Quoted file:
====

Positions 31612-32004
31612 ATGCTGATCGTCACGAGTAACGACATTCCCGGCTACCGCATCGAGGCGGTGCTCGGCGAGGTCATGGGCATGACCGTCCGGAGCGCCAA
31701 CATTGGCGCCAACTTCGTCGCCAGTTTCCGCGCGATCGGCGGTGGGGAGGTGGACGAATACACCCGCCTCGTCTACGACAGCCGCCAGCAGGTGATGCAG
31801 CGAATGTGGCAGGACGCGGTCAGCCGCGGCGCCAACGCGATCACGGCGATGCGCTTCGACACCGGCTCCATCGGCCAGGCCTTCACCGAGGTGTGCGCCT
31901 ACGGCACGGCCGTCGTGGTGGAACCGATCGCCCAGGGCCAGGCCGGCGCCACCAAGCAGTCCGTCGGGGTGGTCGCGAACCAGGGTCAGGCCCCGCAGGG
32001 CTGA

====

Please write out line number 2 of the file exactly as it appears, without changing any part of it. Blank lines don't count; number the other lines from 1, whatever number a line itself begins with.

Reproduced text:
31612 ATGCTGATCGTCACGAGTAACGACATTCCCGGCTACCGCATCGAGGCGGTGCTCGGCGAGGTCATGGGCATGACCGTCCGGAGCGCCAA